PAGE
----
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Long life lights

Discussion in 'Electronic Design' started by Tim Williams, Aug 24, 2008.

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  1. Tim Williams

    Tim Williams Guest

    I've got a problem. I happen to carry the distinction of being the one
    responsible for changing lights. Much as that's a problem in itself, the
    biggest problem is.....the front porch light (surprisingly, it's not a
    stairway light, eh?), which happens to be a hanging, upside-down, enclosed
    fixture. And they put two screws in the thing, so it's almost impossible
    for a single person to replace the bulb thus inserted. Really quite
    remarkable how no one thought of this.

    Besides modifying it, which I may consider because it's just that bad, in
    the mean time I need something that'll last. We've already tried the "ten
    gajillion hour" CFLs, which died in all of, you know it, three months. I'm
    guessing something high voltage (130V+?) and incandescent. Any
    recommendations?

    Tim
     
  2. JeffM

    JeffM Guest

  3. 1. How about CFLs suitable for such things?

    a) - wide temperature range, outdoor: Philips 15 watt "Outdoor". My
    experience is that they mosty last more than a year in outdoor enclosed
    fixtures in/near Philadelphia.

    b) - as far as I know, the "ultimate" high temperature environment CFL:
    Philips 15 watt "Marathon" triple-arch

    That one may run dim in cold weather, even if it is enclosed.

    Be patient with warmup times for wide temperature range CFLs,
    especially in weather cold enough to depend on an enclosure. That can be
    quite a few minutes.

    2. The longest life common variety of incandescent I know of (other than
    indicator lamps for electronic equipment) is "traffic signal lamps". Most
    are rated to last an average of 8,000 hours. Keep in mind that they
    produce about 65% as much light as "standard" incandescents of the same
    wattage. They also mostly come in oddball wattages such as 117 and 92
    watts.

    There are 130V versions of some of these - designed to last 8,000 hours
    at 130V.

    You may have to get them by the case.

    Also, check the fixture's wattage rating. If there is none, it can
    easily be 60 watts.

    3. Incandescent with a series diode, preferably with the incandescent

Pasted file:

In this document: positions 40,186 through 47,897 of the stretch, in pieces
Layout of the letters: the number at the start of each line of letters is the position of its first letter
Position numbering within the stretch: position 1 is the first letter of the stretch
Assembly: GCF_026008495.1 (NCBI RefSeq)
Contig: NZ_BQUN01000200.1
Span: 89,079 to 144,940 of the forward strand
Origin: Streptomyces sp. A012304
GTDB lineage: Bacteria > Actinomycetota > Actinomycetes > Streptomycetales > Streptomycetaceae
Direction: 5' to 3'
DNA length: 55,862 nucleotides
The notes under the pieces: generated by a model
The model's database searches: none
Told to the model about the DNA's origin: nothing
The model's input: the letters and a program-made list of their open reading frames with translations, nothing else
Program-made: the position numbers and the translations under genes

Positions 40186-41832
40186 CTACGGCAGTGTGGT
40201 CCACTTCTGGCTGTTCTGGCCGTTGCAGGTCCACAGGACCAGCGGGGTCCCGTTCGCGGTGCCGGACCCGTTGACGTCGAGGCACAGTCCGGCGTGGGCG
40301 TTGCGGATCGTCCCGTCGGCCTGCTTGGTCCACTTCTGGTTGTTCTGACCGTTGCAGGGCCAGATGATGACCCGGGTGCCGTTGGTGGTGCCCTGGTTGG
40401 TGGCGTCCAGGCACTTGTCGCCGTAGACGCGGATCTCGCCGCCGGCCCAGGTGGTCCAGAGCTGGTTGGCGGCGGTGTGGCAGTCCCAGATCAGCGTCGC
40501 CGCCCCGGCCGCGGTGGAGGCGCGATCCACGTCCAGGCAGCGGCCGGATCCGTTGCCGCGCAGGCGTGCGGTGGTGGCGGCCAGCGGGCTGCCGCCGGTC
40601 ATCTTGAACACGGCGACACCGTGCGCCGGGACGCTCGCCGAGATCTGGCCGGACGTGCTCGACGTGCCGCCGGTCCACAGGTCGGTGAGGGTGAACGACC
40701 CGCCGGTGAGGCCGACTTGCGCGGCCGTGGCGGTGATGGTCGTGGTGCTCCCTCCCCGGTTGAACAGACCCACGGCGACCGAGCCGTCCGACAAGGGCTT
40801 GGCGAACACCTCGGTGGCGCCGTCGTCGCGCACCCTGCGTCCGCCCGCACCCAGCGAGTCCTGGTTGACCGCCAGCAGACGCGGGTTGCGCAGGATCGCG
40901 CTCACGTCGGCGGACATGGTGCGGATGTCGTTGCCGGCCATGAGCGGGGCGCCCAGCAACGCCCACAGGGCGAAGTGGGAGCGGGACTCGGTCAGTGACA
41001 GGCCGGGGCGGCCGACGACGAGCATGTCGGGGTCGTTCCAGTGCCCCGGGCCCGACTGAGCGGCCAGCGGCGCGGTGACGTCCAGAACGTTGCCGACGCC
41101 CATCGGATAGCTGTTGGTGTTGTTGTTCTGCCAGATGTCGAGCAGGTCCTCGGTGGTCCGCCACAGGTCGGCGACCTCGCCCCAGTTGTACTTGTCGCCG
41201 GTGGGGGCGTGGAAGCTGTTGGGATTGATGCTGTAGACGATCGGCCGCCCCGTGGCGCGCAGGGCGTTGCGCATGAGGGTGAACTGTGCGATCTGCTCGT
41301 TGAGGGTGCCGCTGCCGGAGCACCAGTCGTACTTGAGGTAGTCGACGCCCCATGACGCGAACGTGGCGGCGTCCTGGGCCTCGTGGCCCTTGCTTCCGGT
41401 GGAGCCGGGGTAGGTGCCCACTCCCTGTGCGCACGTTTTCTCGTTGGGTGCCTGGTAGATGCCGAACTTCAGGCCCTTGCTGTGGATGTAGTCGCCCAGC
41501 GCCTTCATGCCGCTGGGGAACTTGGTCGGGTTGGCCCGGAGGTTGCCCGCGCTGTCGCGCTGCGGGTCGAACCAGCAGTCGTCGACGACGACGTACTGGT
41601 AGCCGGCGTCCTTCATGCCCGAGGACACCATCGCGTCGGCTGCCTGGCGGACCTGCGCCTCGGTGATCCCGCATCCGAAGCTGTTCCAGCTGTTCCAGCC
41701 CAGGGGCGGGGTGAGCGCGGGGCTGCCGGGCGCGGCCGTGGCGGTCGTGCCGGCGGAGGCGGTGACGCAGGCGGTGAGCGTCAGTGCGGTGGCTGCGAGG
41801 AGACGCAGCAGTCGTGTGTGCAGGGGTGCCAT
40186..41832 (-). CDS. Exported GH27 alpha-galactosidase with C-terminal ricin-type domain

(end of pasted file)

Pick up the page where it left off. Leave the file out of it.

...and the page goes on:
of a vibration resistant / "Rough Service"/"industrial service" type.
    And I would have some overkill choice of diode so that it lasts
    through most of the line voltage surges - as in at least a 1KV one rated
    a few amps.

    Be prepared for low light output. Also, power consumption is reduced
    about 40% rather than 50% since the filament's resistance has a positive
    temperature coefficient.
    Furthermore, it may be prudent to choose a lamp whose wattage does not
    exceed the fixture's rating, without relying on the diode not failing
    short to stay within the rating of the fixture.

    - Don Klipstein ()
     
  4. Blarp

    Blarp Guest

    Most CFL's die prematurely because they are placed in a luminaire
    designed for incandescants. I.e. with no cooling.

    Incandescents can stand heat, CFL's respond very badly to (internal)
    heat levels > 100C - mostly the caps die prematurely.

    Solution:

    - Extra cooling holes (and now spiders, insects etc. crawl in)

    - Use a PL lamp with external ballast.

    - 2 incandescents in series (long life, poor efficiency - some
    soldering required?)
     
  5. Brass does not conduct heat better than aluminum.

    - Don Klipstein ()
     
  6. My experience is that diodes do help a lot.

    Keep in mind that the filaments in blinking marquee lights have a much
    greater temperature swing than the filament of a lamp in series with a
    diode.

    - Don Klipstein ()
     
  7. Of course, a 120V incandescent with a diode in series is equivalent to
    a 170VAC incandescent, so you'll get shorter life, but a less "red"
    light, and better efficiency at creating visible light.

    You used to be able to buy button diodes that screwed into the bottom
    of a light socket.
    Best regards,
    Spehro Pefhany
     
  8. Wouldn't you use a pair in antiparallel?

    Thanks,
    Rich
     
  9. Heat kills CFL's, they are not rated for use in enclosed housings.
    No air flow in enclosed space = hot = short life.
    The XXXXX hours rating on the box are usually free-air ratings.

    I've started switching to Envirolux T5 circular fluro's with a
    separate electronic ballast, they run much cooler.

    Dave.
     
  10. There are integral-electronic-ballast CFLs that are sufficiently
    heat-resistant to be rated for use in recessed ceiling fixtures. My